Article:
Partly to Mostly Cloudy At Midday, Some Tricky Weather Ahead Tonight

Screen Shot 2016-12-28 at 11.11.59 AM.pngInteresting Weather For Central Alabama For The Next 24 Hours
At the 11 o’clock hour for Central Alabama, skies are partly to mostly cloudy across the southern half of the area, with partly to mostly clear skies for the northern half. The cold front that moved through on Tuesday stalled out during the overnight hours in South Alabama, and has begun a journey to the north as a warm front. A trough with an associated cold front is making its way toward the state, and is causing advection out ahead of it. Our dewpoints will be on the increase today, and we may have enough ingredients tonight for a few strong to severe storms.

CentALTemps.jpgTemperatures Across Central Alabama
Temperatures at this hour are ranging from the mid 50s in the northern parts of the area, to the low 70s in the south. The warm spot is currently Eufaula at 71 degrees. The cool spot is currently Gadsden at 52 degrees.

AL_swody1.pngRemainder Of The Day
This evening could be very interesting with a chance of severe storms moving in after 10:00 PM and going through the early morning hours on Thursday. The Storm Prediction Center currently has nearly all of northern half of the state defined in a “Marginal Risk” for severe storms on their Day 1 Severe Weather Outlook. The cold front that pushed slowly through our area on Tuesday stalled out over the extreme southern parts of the state. This front will start to move back northward as a warm front later this afternoon and evening. Another cold front will be moving into the area tonight and is expected to strengthen as it arrives.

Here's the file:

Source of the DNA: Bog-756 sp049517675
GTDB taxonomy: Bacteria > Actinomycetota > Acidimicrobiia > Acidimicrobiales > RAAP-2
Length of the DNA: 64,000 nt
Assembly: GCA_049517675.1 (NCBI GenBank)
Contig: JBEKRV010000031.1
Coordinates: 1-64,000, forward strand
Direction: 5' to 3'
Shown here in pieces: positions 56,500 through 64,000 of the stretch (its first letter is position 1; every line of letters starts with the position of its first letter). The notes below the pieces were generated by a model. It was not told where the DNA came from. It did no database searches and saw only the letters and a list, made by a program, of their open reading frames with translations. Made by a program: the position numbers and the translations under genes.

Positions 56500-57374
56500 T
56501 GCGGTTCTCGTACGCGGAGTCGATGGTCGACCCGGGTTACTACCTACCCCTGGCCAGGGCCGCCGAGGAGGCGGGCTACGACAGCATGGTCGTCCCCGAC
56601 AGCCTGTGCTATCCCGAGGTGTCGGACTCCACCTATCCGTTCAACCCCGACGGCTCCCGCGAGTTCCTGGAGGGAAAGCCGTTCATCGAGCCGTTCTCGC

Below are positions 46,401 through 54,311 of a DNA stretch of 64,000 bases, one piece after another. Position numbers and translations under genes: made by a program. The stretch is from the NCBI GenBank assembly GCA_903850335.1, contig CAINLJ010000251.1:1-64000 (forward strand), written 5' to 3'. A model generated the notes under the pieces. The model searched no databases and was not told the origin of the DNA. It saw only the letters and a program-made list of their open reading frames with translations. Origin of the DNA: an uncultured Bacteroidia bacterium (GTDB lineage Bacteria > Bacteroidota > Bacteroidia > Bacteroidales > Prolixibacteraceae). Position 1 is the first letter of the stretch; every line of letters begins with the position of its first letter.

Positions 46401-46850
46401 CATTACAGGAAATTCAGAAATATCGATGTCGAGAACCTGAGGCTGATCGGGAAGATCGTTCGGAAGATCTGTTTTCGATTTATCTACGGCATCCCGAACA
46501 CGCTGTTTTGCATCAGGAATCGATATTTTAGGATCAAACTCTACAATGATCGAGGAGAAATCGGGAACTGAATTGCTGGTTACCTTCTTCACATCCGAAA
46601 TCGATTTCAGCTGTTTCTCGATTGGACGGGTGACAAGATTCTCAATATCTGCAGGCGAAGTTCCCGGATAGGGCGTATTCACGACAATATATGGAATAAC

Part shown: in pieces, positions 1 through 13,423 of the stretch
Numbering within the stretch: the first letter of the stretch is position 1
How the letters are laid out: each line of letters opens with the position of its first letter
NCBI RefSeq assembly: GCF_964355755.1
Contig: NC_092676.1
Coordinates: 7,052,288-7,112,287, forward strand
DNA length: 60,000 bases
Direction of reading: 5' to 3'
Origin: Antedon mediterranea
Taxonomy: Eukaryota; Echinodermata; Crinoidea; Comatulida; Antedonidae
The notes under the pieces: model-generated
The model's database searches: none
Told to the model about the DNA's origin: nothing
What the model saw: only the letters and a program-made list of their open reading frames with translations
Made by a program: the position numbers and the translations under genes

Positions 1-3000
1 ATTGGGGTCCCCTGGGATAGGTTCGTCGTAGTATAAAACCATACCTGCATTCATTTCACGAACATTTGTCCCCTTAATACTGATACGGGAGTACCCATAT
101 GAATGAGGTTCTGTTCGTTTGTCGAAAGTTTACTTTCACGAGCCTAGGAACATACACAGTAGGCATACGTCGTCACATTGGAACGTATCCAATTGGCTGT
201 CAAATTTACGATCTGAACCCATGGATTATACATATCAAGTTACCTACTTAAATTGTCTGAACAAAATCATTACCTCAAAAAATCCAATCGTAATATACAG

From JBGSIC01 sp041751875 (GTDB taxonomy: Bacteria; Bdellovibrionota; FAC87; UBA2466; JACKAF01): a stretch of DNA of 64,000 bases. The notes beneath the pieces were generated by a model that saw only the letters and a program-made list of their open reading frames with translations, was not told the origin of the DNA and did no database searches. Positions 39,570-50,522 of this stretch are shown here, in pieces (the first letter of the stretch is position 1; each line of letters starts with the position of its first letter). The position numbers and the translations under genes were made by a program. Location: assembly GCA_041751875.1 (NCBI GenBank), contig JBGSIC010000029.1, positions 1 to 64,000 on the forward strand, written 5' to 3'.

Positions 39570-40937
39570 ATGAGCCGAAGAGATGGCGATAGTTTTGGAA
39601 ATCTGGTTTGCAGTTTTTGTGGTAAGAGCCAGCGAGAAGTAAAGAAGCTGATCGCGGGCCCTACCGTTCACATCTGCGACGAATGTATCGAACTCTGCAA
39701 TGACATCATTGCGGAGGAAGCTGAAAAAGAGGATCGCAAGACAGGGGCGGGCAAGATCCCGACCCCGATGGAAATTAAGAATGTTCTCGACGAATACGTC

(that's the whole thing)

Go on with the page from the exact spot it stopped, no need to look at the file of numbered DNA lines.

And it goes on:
HRRR 1AM.png
HRRR Simulated Radar for 1AM Thursday

Throughout the day today, skies will be partly to mostly cloudy, and a stray shower or two is possible for the western half of the area. Afternoon highs will be in the mid 60s to mid 70s across the area from north to south. The main window for thunderstorms and the possibility for strong to severe storms will start in the northwestern corner of the area between 9PM-11PM, progressing to the Birmingham Metropolitan Area by 12AM-2AM, and reaching the Gadsden/Anniston area by 1AM-3AM.

The main threats for tonight’s event will be from strong straight-line winds and small hail, but a few tornadoes cannot be ruled out at this time. Instability (CAPE) values will be on the low end, around 300-700 J/kg, with dewpoints increasing into the low to mid 60s ahead of the cold front. If enough instability is allowed to develop, there will be enough shear to support supercellular storms, and enough to support updrafts.

Before going to bed, just make sure you have your weather radio and another reliable source of receiving severe weather information close by. We’ll have updates on the blog throughout the day on this developing situation.

Birmingham’s Climatology And Records
The normal high for December 28th is 54, while the normal low is 33. The record high for today was set back in 1984 at 76 degrees. The record low was set back in 1925 at 7 degrees.

Thursday’s Weather
After the rain moves out of the area, skies will quickly clear out and the afternoon will be sunny. There will be a breeze out there throughout the day, as winds will be averaging 10-15 MPH out of the northwest. Afternoon highs will be in the low 50s in the northwest, to the mid 60s in the southeast. A clear night is expected for Thursday evening, and overnight lows will be in the low to mid 30s.

Going To The Bowl Game
Rain will have moved out of the Birmingham Metropolitan Area well before the 1:00 PM CST kickoff between South Florida and South Carolina, and skies will be clear throughout the remainder of the afternoon. Temperatures at kickoff will be near 53 degrees, and falling to near 50 degrees by the final whistle. It will be quite breezy at Legion Field, with winds out of the northwest averaging around 15 MPH.

On This Day In Weather History: 2004
Los Angeles (downtown) broke a daily rainfall record for the month of December (5.55 inches). This was the third wettest calendar day in Los Angeles since records began in 1877.

Forecaster: Scott Martin (Twitter: @scottmartinwx)

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